We see the latest decline in banking shares as a panic brought by meaningful deposit outflows. Our positioning in portfolios seeks to withstand market uncertainty while potentially generating reliable income as we wait for a better moment to add risk.
While concerns around unrealized losses on loan portfolios and balance sheet securities are partially to blame, we see the latest decline in banking shares as a panic that was initiated by meaningful deposit outflows. Markets have been in a short-selling spiral, where weaker, individual banks are targeted, their stocks decline, and headlines trumpet broader concerns about deposits. And as institutions fail, “systemic confidence” is eroded.
A Gallup survey released May 4 found that nearly half of participants were either “very worried” or “moderately worried” about the safety of their bank deposits.1
The increase in capital and stronger risk management standards following the Global Financial Crisis sought to make the US and world banking system much safer. From a macro level, the data are unambiguous and positive as equity capital surged relative to lending. The nature of the post-Covid recovery – led by stimulus, not private borrowing – also makes a systemic banking/credit crisis far less likely.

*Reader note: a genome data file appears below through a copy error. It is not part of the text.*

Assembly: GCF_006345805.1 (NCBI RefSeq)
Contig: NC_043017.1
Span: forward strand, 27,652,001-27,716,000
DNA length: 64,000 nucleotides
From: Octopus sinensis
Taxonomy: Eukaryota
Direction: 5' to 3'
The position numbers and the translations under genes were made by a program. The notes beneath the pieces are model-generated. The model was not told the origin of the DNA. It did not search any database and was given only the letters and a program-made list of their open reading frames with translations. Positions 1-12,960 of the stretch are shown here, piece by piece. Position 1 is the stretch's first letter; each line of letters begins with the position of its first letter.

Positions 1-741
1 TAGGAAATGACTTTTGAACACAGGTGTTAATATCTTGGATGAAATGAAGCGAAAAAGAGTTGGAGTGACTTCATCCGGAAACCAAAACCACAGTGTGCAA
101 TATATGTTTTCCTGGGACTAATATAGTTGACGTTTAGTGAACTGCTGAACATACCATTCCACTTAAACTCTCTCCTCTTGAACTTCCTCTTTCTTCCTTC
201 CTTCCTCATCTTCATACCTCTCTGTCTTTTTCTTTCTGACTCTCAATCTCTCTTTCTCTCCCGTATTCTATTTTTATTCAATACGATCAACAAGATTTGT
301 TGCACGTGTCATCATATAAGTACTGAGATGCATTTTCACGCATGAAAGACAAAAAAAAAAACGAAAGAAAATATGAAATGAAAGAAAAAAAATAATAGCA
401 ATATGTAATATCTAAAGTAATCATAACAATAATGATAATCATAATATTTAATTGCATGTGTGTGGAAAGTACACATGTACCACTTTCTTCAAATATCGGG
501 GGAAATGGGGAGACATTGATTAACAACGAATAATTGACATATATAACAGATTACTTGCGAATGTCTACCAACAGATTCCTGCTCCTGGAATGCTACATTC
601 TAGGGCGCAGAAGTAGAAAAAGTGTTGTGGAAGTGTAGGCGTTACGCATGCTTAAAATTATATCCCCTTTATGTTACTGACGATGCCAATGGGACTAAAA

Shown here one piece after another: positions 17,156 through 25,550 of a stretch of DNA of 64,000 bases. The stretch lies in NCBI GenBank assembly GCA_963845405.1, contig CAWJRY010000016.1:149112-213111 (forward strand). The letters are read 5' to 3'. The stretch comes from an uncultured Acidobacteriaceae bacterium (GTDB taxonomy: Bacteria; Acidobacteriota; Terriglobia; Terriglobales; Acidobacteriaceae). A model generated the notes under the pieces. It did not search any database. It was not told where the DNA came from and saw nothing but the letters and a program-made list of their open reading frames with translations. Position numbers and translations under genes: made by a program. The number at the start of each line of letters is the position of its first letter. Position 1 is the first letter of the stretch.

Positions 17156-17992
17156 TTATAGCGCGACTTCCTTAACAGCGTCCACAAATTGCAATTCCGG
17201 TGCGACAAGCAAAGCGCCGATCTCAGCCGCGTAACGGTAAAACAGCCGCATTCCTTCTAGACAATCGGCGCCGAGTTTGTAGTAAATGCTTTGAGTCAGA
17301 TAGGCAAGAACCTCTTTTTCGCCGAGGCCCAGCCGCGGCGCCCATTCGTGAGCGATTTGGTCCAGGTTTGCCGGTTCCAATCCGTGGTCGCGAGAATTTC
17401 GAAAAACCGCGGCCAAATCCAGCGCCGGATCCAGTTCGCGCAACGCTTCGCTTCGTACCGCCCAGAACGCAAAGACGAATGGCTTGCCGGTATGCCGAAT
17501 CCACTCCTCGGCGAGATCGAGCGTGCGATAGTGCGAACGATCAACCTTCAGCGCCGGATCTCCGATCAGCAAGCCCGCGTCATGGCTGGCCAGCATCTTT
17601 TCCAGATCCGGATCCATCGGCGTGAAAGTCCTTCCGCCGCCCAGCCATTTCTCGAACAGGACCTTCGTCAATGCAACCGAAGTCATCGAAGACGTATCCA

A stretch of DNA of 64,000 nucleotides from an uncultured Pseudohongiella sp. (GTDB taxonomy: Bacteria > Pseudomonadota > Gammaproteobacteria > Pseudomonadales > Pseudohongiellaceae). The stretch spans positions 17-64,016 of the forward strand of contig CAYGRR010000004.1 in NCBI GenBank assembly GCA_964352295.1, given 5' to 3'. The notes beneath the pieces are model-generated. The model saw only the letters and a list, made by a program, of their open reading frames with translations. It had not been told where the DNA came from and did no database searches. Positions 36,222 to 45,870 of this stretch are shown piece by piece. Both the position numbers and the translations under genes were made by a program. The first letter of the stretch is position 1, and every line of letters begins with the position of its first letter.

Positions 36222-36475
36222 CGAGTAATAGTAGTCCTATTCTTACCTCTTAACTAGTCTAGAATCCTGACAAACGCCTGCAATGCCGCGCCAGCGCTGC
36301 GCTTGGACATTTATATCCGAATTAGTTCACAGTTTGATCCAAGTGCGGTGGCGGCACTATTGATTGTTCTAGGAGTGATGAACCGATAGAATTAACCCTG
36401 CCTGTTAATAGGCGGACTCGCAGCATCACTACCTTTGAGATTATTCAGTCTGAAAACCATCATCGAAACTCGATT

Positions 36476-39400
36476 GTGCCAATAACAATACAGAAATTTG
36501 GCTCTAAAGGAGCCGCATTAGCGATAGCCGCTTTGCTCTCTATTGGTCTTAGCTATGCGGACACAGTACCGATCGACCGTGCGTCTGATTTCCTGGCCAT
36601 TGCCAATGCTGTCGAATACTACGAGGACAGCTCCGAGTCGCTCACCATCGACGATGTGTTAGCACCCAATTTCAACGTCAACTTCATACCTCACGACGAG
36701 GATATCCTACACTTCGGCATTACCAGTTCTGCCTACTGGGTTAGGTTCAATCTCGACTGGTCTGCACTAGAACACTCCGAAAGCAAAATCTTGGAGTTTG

The US economy’s underlying resilience shouldn’t be forgotten in moments of fear. The coming slump in the US economy won’t be historically severe. The recession we anticipate should be mild even if some small banks don’t survive. This was the pattern of the 1990/1991 downturn in the aftermath of the savings and loan crisis. While earnings declined by less than many feared in Q1, we see market expectations for a rapid recovery in profits by H2 2023 as overly optimistic.
Our positioning in portfolios seeks to weather market uncertainty while potentially generating reliable income as we wait for a better moment to add risk. We most recently moved to increase global diversification, building positions in non-US assets trading at significant discounts to the US while reducing our overweight to the US dollar.